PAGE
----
Digital Detox

I took a vacation in the fall of last year and made a commitment to not work at all, and digitally detox as much as possible. I would check my phone in the morning for any emergencies and then put it in the safe, and in the evening I would do the same. I must admit that the first two days I definitely noticed some anxiety and guilt over not working. I reminded myself of the importance of decompressing and refilling my own well, and gratefully those feelings didn’t last long.

Being disconnected from my phone was strangely easy to do, and a little bit of a relief. Giving myself permission to just be fully present, and take in and enjoy being where I was in each moment, was refreshing and liberating. I had no desire to check or post social media. I trusted that if there was an emergency I could be reached, and let my nervous system unwind. It is odd, because I genuinely love my work and love what I do, I am grateful for the relationships in my life and for my home, and yet my stress levels are still palpable and present. It really took a few days before I could sense my system responding to the vacation schedule and rhythm. 

I hear from clients all the time that it feels as though the demands of life are significantly more intense and life is moving faster and faster, and I think they are right. The volume of information we have available at all times is unparalleled. The amount of availability that is expected for each person in their professional and personal environments is like nothing ever before, and the effects of technology and social media sites on our nervous systems is profound.

There are a few sides of this I have found eye opening of late:

  • EMF effects
  • Dopamine and device and social media addiction

EMF stands for electromagnetic field. They are areas of energy that surround electronic devices. Inside your home they can be produced by clock radios, in home wifi, microwaves, cordless telephones, baby monitors and more. Outside the home, they can emit from cell towers, transformers and even your neighbor’s home. There are EMF shields you can find online or at a local hardware store like Home Depot or Lowe’s. There is a correlation between EMF exposure levels and headaches, insomnia, hormone imbalance, tinnitus, DNA damage and cancer. A few of the basic suggestions by Nick Pineault for limiting exposure are:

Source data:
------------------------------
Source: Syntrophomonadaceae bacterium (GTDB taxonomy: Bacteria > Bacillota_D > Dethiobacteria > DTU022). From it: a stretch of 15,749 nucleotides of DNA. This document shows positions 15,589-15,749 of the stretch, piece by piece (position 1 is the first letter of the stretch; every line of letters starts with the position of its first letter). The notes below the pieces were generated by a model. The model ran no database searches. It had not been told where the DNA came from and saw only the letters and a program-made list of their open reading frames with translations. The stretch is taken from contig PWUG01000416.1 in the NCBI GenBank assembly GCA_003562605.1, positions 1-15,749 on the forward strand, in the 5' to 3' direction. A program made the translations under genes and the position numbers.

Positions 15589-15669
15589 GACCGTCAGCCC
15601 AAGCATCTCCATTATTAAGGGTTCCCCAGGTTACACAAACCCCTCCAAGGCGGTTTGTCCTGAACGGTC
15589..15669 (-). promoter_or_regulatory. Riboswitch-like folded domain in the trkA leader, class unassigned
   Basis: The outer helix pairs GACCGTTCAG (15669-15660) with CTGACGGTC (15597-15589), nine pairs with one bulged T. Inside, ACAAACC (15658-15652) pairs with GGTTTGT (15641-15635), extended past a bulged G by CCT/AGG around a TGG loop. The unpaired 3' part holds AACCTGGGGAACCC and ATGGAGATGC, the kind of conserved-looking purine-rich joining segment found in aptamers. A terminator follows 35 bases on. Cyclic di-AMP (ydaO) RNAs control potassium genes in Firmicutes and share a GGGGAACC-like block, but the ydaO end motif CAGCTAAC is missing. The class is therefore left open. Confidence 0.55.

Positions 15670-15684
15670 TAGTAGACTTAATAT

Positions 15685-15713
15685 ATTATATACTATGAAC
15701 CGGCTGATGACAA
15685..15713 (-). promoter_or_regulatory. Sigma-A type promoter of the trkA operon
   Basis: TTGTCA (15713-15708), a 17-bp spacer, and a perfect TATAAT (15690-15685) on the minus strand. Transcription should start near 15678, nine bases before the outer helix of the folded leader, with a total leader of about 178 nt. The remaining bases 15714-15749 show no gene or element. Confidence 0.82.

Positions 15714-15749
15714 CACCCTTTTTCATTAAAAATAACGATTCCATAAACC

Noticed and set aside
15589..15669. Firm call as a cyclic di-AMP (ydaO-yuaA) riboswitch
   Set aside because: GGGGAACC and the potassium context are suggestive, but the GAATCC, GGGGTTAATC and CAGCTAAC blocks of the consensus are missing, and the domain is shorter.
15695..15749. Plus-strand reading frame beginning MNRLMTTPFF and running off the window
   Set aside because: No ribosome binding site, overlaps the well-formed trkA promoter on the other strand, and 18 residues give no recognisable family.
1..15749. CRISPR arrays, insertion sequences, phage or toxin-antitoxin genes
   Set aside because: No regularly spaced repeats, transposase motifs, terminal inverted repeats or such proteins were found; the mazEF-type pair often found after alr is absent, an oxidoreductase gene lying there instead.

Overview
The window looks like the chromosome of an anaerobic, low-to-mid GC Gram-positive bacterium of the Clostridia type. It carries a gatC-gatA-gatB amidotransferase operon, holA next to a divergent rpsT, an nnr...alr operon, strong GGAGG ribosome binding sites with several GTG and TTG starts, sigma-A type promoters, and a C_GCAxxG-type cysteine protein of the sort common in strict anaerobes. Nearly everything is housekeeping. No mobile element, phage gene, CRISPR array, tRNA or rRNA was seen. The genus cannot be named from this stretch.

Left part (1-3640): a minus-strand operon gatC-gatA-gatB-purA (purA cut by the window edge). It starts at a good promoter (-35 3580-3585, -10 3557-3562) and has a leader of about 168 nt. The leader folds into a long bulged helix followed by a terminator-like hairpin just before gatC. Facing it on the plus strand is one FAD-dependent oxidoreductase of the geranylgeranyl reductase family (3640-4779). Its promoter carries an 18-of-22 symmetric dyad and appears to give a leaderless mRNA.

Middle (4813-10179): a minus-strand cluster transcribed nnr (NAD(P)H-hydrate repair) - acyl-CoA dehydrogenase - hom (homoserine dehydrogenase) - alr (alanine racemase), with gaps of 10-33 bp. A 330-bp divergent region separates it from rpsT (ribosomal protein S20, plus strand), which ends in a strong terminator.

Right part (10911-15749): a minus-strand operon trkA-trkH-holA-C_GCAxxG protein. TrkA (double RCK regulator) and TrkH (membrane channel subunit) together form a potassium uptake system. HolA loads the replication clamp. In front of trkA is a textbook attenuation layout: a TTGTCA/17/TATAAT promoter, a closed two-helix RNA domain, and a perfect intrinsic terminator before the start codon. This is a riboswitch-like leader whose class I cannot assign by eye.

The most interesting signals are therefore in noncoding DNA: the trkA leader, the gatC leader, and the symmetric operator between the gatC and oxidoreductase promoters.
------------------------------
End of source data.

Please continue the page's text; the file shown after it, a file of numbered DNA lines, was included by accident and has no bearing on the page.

1) Avoid holding your cell phone to your head (use wired headphones instead).

2) Have your phone on airplane mode as much as possible. This limits how much your phone will emit while it is around you. As long as it is not in airplane mode it is always searching for signal and emitting some EMFs, so having it in airplane mode when possible reduces this. 

3) Keep your phone at least one foot away from your body. This distance as a minimum reduces your exposure.

Dopamine is a neurotransmitter produced by the body as a reward chemical. When we accomplish a task, eat something we enjoy, or engage in an activity we enjoy there is a release of dopamine. Dopamine production is involved in most addictive behaviors and substances including sugar. Addictions that utilize a variable reinforcement schedule are among the hardest to recover from, gambling and our smart devices being among these. Many of our current social media platforms were created on a premise of creating dopamine releases and many of our devices elicit these chemical responses. This is problematic because many children and adults are becoming addicted to their phones and social media. It is estimated that at least 50% of Americans have an unhealthy dependence on their devices where it is interfering with their quality of life. 

It is becoming more and more important to practice weekly if not daily sessions of digital detox. This includes disengaging from technology for set windows of time on a consistent basis. Give yourself a cut off time at night. This dramatically improves your quality of sleep. Avoid using your cell phone as your alarm clock or sleeping with it near your head. Challenge yourself to reduce your screen time by ½ hour per day. Remember that tv, ipads, tablets, e-readers, laptops, computers and smart phones all qualify as screen time. Take time to visit someplace in nature at least once per month, if not once per week. This could be the beach, a lake, a forest, the mountains, or even a beautiful park nearby. These spaces are lower in exposure and support your body in discharging an accumulation of EMFs. There is also nervous system benefit every time we visit nature.

Our consumption of technology and accompanying EMFs has increased exponentially over the last decade. From our perception it has happened gradually, but it is affecting us none the less. To maintain our health and have a balanced and not depleting relationship with these resources, it is essential to bring mindfulness to our consumption. This is necessary in every part of our lives and the interaction and use of technology is no exception.

I hope to see you sometime soon on a trail, in the ocean or in a practice. Keep raising the bar on self-love through self-care and let your discovery inspire you and those you love!